The Temple of Minerva, also facing the Piazza del Comune

    The abbey of St. Benedict, founded in the 10th century on the Monte Subasio. Remains include the crypt (late 11th century), the apse and the external walls.

    The town is known for Assisi embroidery is a form of counted-thread embroidery based on an ancient Italian needlework tradition in which the background is filled with embroidery stitches and the main motifs are outlined but not stitched.

    Umbria is known for Porchetta, a savory, fatty, and moist boneless pork roast often eaten at Christmas or other feast days. The carcass is deboned, arranged carefully stuffed with liver, wild fennel, all fat and skin still on spitted, and/or roasted, traditionally over wood for at least 8 hours. Porchetta is usually heavily salted in addition to being stuffed with garlic, rosemary, fennel, or other herbs, often wild.



    although it is said that the Assisi chefs prefer to cater for a tourist palette: Americans, Chinese and Japanese brought to the area by the monastry. Perhaps they will rediscover their roots in this time of Covid?
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  • That profile makes it look like they're running the stage backwards.
  • ddraverddraver Posts: 24,646
    I want to go to Assisi now... 😲
    We're in danger of confusing passion with incompetence
    - @ddraver
  • gethincerigethinceri Posts: 1,272
    pisspoor commentary of stage 2 by Eurosport.
    Marty commentating the whole stage as if it’s the closing 500m and Dani not adding enough of her experience to be enlightening.
    Dull, would be better if they were having a conversation about what they’re seeing and their opinion of it, rather than spouting facts about the riders and past data.
  • blazing_saddlesblazing_saddles Posts: 19,952
    edited September 2020
    I am very much liking these stage intros.

    I've just seen yesterday's comedy stage. It was painful to watch on the gravel climb.
    The surface was much looser than the usual Strade Bianche stuff.
    If the head and shoulders, best rider in the world fails to make headway and falls off, one can only imagine what was happening among the lesser lights behind.
    The resulting time gaps are huge, meaning the GC is done on the first "road" stage, unless something dramatic happens.

    2 DNFs and 11 riders OTL.

    No place for such a course in a GC, imo.

    And yes, AvV continued domination of her sport is not helping to develop women's cycling.

    "Science is a tool for cheaters". An anonymous French PE teacher.
  • State of this road surface...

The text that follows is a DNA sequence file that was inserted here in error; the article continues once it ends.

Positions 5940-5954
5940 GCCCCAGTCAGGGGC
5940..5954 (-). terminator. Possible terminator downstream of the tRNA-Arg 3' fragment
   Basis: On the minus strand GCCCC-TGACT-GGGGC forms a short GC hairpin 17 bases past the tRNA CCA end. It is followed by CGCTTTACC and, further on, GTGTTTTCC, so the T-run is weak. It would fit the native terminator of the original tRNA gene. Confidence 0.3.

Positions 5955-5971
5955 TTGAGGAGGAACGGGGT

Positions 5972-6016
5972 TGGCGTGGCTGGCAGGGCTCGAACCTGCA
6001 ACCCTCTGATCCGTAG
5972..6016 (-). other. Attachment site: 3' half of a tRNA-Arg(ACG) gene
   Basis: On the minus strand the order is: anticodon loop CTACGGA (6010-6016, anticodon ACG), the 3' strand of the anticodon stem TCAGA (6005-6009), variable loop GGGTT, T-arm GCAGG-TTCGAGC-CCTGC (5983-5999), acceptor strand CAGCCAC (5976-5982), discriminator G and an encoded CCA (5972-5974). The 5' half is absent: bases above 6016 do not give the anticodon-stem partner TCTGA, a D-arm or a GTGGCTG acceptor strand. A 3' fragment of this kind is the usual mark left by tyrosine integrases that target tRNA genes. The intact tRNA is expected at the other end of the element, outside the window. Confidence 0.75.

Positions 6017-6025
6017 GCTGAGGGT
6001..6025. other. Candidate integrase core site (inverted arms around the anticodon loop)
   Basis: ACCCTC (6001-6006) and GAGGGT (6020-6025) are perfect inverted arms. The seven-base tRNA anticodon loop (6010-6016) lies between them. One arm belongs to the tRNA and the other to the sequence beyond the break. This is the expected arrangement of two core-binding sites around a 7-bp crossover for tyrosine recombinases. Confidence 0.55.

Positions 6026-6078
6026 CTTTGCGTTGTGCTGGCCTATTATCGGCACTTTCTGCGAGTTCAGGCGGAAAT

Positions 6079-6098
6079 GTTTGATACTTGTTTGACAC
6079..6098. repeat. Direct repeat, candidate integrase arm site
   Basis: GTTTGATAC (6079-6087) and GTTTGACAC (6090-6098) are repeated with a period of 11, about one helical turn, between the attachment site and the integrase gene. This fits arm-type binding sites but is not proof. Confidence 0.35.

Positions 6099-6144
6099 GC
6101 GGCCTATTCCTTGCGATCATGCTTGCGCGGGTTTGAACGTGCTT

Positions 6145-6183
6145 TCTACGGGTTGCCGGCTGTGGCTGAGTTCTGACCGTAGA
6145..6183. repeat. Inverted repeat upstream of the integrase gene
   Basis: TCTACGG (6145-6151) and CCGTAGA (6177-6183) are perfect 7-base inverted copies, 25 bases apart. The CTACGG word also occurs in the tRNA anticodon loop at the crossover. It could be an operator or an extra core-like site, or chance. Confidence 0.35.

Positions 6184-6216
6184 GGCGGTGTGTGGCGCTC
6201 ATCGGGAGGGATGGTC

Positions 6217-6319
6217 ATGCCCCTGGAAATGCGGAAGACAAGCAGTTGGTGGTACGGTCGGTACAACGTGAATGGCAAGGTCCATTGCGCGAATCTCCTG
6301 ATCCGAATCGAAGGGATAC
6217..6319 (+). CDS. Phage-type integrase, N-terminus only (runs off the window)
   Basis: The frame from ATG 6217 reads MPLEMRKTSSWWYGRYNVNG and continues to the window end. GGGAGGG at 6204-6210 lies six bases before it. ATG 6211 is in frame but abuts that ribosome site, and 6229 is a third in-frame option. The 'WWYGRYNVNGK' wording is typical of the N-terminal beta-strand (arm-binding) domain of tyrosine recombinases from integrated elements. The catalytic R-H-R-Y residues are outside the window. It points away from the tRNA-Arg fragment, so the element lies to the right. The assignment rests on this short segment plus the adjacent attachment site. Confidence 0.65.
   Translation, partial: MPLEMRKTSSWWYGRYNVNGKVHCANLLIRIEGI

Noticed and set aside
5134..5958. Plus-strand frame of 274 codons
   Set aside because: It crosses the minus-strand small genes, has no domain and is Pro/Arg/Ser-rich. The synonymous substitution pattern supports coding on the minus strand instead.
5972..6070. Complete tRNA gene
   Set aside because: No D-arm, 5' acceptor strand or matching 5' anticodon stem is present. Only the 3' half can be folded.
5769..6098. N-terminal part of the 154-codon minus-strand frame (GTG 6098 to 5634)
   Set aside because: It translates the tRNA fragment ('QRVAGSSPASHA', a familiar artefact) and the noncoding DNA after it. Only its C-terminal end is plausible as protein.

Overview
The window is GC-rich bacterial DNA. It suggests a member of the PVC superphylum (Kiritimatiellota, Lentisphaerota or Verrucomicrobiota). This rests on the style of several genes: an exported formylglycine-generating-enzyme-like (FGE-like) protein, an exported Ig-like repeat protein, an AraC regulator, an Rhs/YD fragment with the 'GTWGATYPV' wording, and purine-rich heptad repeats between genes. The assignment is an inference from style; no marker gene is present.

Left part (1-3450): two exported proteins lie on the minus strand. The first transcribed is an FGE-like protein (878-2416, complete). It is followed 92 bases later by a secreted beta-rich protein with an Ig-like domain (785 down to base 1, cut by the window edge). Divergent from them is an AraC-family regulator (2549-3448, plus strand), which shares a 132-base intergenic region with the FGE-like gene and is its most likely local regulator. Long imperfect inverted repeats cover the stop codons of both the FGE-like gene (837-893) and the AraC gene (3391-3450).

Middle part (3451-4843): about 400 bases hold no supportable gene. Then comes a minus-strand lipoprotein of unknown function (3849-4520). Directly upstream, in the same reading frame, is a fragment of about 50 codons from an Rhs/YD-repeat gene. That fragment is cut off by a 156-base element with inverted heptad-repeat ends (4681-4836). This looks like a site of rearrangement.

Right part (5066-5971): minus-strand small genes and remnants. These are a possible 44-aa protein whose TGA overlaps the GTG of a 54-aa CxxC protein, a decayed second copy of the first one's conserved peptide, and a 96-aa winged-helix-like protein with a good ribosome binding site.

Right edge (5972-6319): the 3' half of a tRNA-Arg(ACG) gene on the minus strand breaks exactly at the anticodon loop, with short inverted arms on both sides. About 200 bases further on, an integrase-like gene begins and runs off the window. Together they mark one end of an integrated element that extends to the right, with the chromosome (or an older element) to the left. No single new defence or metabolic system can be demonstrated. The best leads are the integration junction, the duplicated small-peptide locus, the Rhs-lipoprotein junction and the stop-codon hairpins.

At least the dust died down though...



  • fliteflite Posts: 158
    A question about yesterday's stage. Would they have been allowed to change bikes for the gravel section?
  • Lanterne_RogueLanterne_Rogue Posts: 3,679
    edited September 2020
    Stage 3 - A brutal final 600m ripped the peloton apart, with riders virtually falling off sideways as soon as they made the finish line. A select group of six broke out of the pack and went shoulder to shoulder in the final couple of hundred metres, Vos ultimately proving strongest. Despite finishing 12 seconds down, Van Vleuten increases her margin to second.






    Stage:

    1 VOS Marianne CCC - Liv 50 30 3:53:34
    2 LUDWIG Cecilie Uttrup FDJ Nouvelle Aquitaine Futuroscope 40 18 0:02
    3 LONGO BORGHINI Elisa Trek-Segafredo Women 30 12 0:05
    4 LIPPERT Liane Team Sunweb 25 7 0:08
    5 VAN VLEUTEN Annemiek Mitchelton-Scott 20 4 0:12
    6 KOPECKY Lotte Lotto Soudal Ladies 18 3 0:13
    7 VAN DER BREGGEN Anna Boels - Dolmans Cycling Team 15 2 0:16
    8 MOOLMAN Ashleigh CCC - Liv 10 1 ,,
    9 NIEWIADOMA Katarzyna Canyon SRAM Racing 8 ,,
    10 GARCÍA Mavi Alé BTC Ljubljana 6 0:19

    Standings:

    1 1 - VAN VLEUTEN Annemiek Mitchelton-Scott 8:07:06
    2 2 - VAN DER BREGGEN Anna Boels - Dolmans Cycling Team 1:22
    3 3 - NIEWIADOMA Katarzyna Canyon SRAM Racing 1:37
    4 4 - LUDWIG Cecilie Uttrup FDJ Nouvelle Aquitaine Futuroscope 2:38
    5 5 - HARVEY Mikayla Équipe Paule Ka 3:40
    6 6 - MOOLMAN Ashleigh CCC - Liv 3:58
    7 7 - GARCÍA Mavi Alé BTC Ljubljana 4:08
    8 10 ▲2 LONGO BORGHINI Elisa Trek-Segafredo Women 4:16
    9 9 - CHABBEY Elise Équipe Paule Ka 4:40
    10 15 ▲5 VOS Marianne CCC - Liv 4:53
  • webboowebboo Posts: 4,408
    That seemed like a poor excuse for a race today. A fast club run then sprint up the last 600 meters. I would be interested to see how fast they were going, most riders appeared to be riding mid cassette.
  • davidofdavidof Posts: 2,835
    edited September 2020
    Stage 4: 14/09 Stage 4 Assisi › Tivoli

    The race overnights in Assisi and starts from from the Piazza della Porziuncula in front of the Basilica of S. Maria degli Angeli, one of the most important squares in Franciscan history. The riders pass through Spoleto and head south to finish the race in Tivoli having covered 170km over 2050 meters of climbing and descent with the highest point at 673 meters above sea level.


    Villa Adriana (Hadrian's Villa - yeah that Hadrian)

    This is the longest stage of the Giro Rosa 2020. There is only one third category Queen of the Mountains in Arrone after 70 kilometers of racing but the profile is typical of the roads of central-southern Italy. The last three km are a climb of some 200 meters. The climb starts as the riders pass through Villa Adriana, a Roman pleasure palace that which became a Unesco world heritage sight in 1999.





    Will the long stage produce a breakaway, so far the ladies don't seem to have got organized to produce a long break away. Or will it nullify the race until the final climb?


    Stage 4 on Streaming


    Tivoli

    Tivoli (latin: Tibur) is a town in central Italy, about 30 kilometres east-north-east of Rome, at the falls of the Aniene river where it issues from the Sabine hills. The city offers a wide view over the Roman Campagna.